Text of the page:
The colonyNetwork repository is developed as free software; if you are interested in contributing, or want to report an issue or bug, please see the GitHub repository.
The Colony Network is a large set of contracts that together define how all colonies operate and interact with people and other smart contracts on the Ethereum blockchain.
Colony is designed to be modular, upgradable, and eternally backwards-compatible. This is achieved through a sophisticated contract architecture that requires a bit of exposition. It is recommended that any developer seeking to understand the Colony Network solidity implementation first read the Colony White Paper, or at the very least, the White Paper TL;DR.
The Colony Network contracts are separated out into four functional layers, and four logical entities outined below. This design is to an extent mandated by the contract upgrade mechanism we use.
Starting from the layer closes to the user:
All public and external functions from the logic contracts for an entity are composed into a single interface. For example the Colony interface -
IColony.sol is a superset of the public and external functions from the logic contracts for a Colony entity, i.e.
This layer represents the Colony Network API, documented in the Interface section of the documentation.
All function declarations live in this layer, which constitutes the majority of the colonyNetwork code. Functions that implement a feature or set of related actions are grouped together into a single contract. There are often several logic contracts representing a single logical entity.
For example, the logic for a colony is distributed across
ColonyTask.sol. Likewise for the ColonyNetwork and ReputationMiningCycle entities.
Note that this logic distribution is possible due to the contract upgrade mechanism, in which all functions are called from the same underlying
EtherRouter delegate proxy instance, regardless of where they are implemented.
Access management in the network is handled by a group of contracts that underpin all of the application layers.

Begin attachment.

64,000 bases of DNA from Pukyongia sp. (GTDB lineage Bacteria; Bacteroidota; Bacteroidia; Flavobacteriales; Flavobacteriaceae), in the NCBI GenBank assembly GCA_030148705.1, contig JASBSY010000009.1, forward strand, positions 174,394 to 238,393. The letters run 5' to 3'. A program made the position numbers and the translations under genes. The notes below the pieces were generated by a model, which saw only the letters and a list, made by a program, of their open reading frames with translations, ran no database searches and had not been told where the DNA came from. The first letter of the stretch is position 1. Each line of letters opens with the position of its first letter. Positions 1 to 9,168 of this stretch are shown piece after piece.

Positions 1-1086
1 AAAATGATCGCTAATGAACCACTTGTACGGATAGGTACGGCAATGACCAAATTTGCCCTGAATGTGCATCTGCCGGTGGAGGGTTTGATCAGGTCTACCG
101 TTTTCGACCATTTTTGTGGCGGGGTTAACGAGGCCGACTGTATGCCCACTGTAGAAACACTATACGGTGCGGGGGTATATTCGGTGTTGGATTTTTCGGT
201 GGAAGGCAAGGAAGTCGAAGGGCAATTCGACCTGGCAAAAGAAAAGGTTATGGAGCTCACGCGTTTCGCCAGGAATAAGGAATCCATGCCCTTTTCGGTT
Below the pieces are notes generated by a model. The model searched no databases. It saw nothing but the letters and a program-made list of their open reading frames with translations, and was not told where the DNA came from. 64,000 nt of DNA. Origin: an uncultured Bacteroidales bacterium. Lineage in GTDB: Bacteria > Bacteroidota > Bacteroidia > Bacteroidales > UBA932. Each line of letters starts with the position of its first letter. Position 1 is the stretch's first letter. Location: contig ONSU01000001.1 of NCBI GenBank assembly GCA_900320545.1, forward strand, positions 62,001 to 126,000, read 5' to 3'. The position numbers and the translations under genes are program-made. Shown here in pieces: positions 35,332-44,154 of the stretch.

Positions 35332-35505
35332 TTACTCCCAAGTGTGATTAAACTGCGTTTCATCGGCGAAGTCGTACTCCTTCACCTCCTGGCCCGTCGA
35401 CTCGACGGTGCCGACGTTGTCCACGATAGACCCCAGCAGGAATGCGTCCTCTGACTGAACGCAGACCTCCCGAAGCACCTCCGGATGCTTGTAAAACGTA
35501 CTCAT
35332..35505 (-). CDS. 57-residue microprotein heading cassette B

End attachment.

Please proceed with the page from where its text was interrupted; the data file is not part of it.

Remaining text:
These are based on the
DSAuth implementations from the dappsys library of contracts.
For a full list of these contracts, see the "Roles and Authority" point below. Also see modular permissions section for design details.
Data structures, enums, constants and events are declared in a dedicated
*DataTypes.sol contract, e.g.
For clarity, all storage variables are held separately in a
*Storage.sol contract, e.g.
ColonyStorage.sol. Storage variable declaration ordering is crucial to be maintained; network upgrades and recovery depend on a consistent and clear storage layout. All variabes are commented with slot numbers to support developers.
Integrations Colony supports an ENS integration, which defines a custom ENS registry for use with colonies and the Colony Network.
Colony also supports the creation of extension contracts for use with other smart contracts or dapps. There are 2 officially supported extensions: OldRoles, and OneTxPayment.
Broadly speaking, the Colony Network can be divided into four logical entities:
Defines the state of an individual colony, such as funding pots, tasks, domains, and skills.
Defines a global state shared by all colonies, such as reputation, token auctions and ENS.
Reputation Mining Cycle
Define a consensus protocol for validators of the global reputation state.
Allowing witholding access to deposited tokens from all colonies in the network.
Questions? Problems? Existential dilemmas? We’re here to help!
Improve this doc.
All improvements to documentation are welcome and encouraged. Submit a PR for documentation on GitHub.